During the last thirty years literary critics have become increasingly aware of the complexities surrounding the relationship between the so-called two cultures of science and literature. Today their study forms an independent field of research, in which their relationship is above all seen in terms of dynamic interaction that reflects the language, values and ideologies of our culture. Instead of regarding them as antagonistic endeavours, many now argue that the two are essentially cultural discourses that often encounter similar problems of representing reality, even though their methods differ from each other. Of the various aspects of the relationship between science and literature, my doctoral dissertation focuses on the language of popular science writing (including popularizers such as Paul Davies, James Gleick and Richard Dawkins) and the representation of scientific ideas in literature (including authors and playwrights such as Jeanette Winterson, Tom Stoppard and Richard Powers) by using methods of stylistic and thematic textual analysis on the substantial material of more than thirty texts. As regards the former, my aim is to show that our understanding of scientific ideas is to a considerable extent built on the employment of linguistic structures that allow genres of science writing such as popular science to express arguments in a persuasive manner. In this task the figurative language of classical rhetoric plays a significant role, as it helps create a close link between content and form, the latter not only stylistically supporting the former but also frequently epitomizing the philosophy behind what is said and establishing various kinds of argumentative logic. Since many previous studies have tended to focus only on the use of metaphor in scientific arguments, my thesis seeks to widen the scope by analysing the use of other figures of speech as well. I also suggest that figurative language constitutes a bridge to literature employing scientific ideas. While popular science employs figurative language to enhance its rhetorical and literary qualities, such literature uses ideas drawn from the natural sciences by its own techniques of representation, so that the rhetoric of popularized accounts is evident in the portrayals. On the other hand, it is possible to argue that the narratives of popular science writing reflect the literary portrayals of science, thus testifying to the dynamic interaction of the two cultures. Moreover, the comparative analysis of contemporary popular science writing and literature shows how the two participate in the discussion about the meaning of certain basic concepts in our culture, such as identity, knowledge and time. In this way, it is possible to understand that they are elementary constituents in the process of signification through which scientific ideas as well as fundamental questions concerning human life are given their culturally determined meaning and relevance.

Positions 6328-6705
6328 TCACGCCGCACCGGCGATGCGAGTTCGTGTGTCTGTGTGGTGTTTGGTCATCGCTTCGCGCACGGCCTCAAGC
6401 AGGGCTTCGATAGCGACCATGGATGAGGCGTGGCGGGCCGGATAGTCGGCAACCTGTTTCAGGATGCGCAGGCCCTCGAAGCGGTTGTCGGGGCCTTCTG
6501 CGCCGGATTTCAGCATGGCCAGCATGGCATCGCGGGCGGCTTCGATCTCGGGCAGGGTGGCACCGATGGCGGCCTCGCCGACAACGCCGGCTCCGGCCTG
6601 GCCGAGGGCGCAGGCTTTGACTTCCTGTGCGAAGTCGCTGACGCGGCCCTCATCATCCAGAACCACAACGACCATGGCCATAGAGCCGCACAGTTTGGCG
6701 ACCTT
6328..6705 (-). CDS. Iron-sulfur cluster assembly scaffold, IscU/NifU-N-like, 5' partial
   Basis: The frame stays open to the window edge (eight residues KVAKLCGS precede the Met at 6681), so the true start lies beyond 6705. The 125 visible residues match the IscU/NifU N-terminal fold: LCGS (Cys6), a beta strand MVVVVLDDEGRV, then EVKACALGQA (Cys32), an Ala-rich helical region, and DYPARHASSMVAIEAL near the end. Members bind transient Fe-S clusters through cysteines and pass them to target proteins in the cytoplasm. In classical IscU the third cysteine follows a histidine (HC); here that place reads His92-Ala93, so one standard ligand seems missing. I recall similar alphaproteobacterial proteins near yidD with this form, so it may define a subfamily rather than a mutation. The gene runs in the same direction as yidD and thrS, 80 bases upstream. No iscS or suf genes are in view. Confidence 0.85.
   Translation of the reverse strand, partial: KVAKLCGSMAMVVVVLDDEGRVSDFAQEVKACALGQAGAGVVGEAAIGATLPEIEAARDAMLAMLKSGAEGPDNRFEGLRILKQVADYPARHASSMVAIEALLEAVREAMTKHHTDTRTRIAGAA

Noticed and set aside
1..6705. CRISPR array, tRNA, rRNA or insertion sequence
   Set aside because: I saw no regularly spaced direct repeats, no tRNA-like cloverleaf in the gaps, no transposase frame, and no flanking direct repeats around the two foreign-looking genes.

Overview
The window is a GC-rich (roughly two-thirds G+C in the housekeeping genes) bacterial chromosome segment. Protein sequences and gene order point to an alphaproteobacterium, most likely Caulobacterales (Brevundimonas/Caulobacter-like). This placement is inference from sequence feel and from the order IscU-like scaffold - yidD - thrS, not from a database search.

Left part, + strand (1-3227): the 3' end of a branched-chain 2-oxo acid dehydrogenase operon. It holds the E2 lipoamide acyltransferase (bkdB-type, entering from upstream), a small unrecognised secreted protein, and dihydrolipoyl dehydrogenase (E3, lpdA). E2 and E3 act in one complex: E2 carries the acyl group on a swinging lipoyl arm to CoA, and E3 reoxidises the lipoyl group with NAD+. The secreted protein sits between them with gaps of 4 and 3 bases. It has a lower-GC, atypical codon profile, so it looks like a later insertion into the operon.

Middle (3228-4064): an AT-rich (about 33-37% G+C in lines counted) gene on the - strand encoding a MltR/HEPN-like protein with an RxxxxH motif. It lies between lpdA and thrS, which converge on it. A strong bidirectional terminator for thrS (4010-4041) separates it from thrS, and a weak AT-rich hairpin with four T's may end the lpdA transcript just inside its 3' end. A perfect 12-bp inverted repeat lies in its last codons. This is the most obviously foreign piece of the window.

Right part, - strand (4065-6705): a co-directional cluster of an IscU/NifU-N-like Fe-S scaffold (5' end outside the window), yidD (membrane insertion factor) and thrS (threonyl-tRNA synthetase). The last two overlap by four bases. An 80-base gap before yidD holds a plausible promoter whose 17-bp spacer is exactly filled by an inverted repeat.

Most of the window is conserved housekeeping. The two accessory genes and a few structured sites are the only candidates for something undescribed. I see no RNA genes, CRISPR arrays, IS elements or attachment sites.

• Sorainen, Antu (Helsingin yliopisto, 2005)